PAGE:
383. Exert yourself, O holy man! Cut off the stream (of craving), and discard sense desires. Knowing the destruction of all the conditioned things, become, O holy man, the knower of the Uncreate (Nibbana)! 1
384. When a holy man has reached the summit of two paths (meditative concentration and insight), he knows the truth and all his fetters fall away.
385. He for whom there is neither this shore nor the other shore, nor yet both, he who is free of cares and is unfettered - him do I call a holy man. 2
386. He who is meditative, stainless and settled, whose work is done and who is free from cankers, having reached the highest goal - him do I call a holy man.
387. The sun shines by day, the moon shines by night. The warrior shines in armor, the holy man shines in meditation. But the Buddha shines resplendent all day and all night.
388. Because he has discarded evil, he is called a holy man. Because he is serene in conduct, he is called a recluse. And because he has renounced his impurities, he is called a renunciate.
389. One should not strike a holy man, nor should a holy man, when struck, give way to anger. Shame on him who strikes a holy man, and more shame on him who gives way to anger.
390. Nothing is better for a holy man than when he holds his mind back from what is endearing. To the extent the intent to harm wears away, to that extent does suffering subside.
391. He who does no evil in deed, word and thought, who is restrained in these three ways - him do I call a holy man.
392. Just as a brahmin priest reveres his sacrificial fire, even so should one devoutly revere the person from whom one has learned the Dhamma taught by the Buddha.
393. Not by matted hair, nor by lineage, nor by birth does one become a holy man. But he in whom truth and righteousness exist - he is pure, he is a holy man.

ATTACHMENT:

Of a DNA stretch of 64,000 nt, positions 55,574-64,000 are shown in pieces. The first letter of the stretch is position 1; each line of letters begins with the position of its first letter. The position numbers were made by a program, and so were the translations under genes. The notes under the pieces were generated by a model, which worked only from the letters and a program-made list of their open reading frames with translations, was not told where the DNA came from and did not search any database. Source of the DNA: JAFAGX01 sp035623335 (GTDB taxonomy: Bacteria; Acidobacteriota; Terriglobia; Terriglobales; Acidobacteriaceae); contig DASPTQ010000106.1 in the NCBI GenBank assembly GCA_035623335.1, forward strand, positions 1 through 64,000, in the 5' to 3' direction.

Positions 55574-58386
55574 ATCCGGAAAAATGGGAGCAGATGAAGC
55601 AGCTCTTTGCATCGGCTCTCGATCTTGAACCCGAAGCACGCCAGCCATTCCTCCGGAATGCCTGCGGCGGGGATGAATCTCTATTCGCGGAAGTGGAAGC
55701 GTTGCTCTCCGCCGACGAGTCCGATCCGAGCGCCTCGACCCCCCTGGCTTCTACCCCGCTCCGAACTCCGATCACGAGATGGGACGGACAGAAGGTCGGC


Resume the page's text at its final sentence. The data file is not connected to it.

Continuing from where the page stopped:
394. What is the use of your matted hair, O witless man? What of your garment of antelope’s hide? Within you is the tangle (of passion); only outwardly do you cleanse yourself. 3
395. The person who wears a robe made of rags, who is lean, with veins showing all over the body, and who meditates alone in the forest - him do I call a holy man.
396. I do not call him a holy man because of his lineage or high-born mother. If he is full of impeding attachments, he is just a supercilious man. But who is free from impediments and clinging - him do I call a holy man.
397. He who, having cut off all fetters, trembles no more, who has overcome all attachments and is emancipated - him do I call a holy man.
398. He who has cut off the thong (of hatred), the band (of craving), and the rope (of false views), together with the appurtenances (latent evil tendencies), he who has removed the crossbar (of ignorance) and is enlightened - him do I call a holy man.
399. He who without resentment endures abuse, beating and punishment; whose power, real might, is patience - him do I call a holy man.
400. He who is free from anger, is devout, virtuous, without craving, self-subdued and bears his final body - him do I call a holy man.
401. Like water on a lotus leaf, or a mustard seed on the point of a needle, he who does not cling to sensual pleasures - him do I call a holy man.
402. He who in this very life realizes for himself the end of suffering, who has laid aside the burden and become emancipated - him do I call a holy man.
403. He who has profound knowledge, who is wise, skilled in discerning the right or wrong path, and has reached the highest goal - him do I call a holy man.
404. He who holds aloof from householders and ascetics alike, and wanders about with no fixed abode and but few wants - him do I call a holy man.
405. He who has renounced violence towards all living beings, weak or strong, who neither kills nor causes others to kill - him do I call a holy man.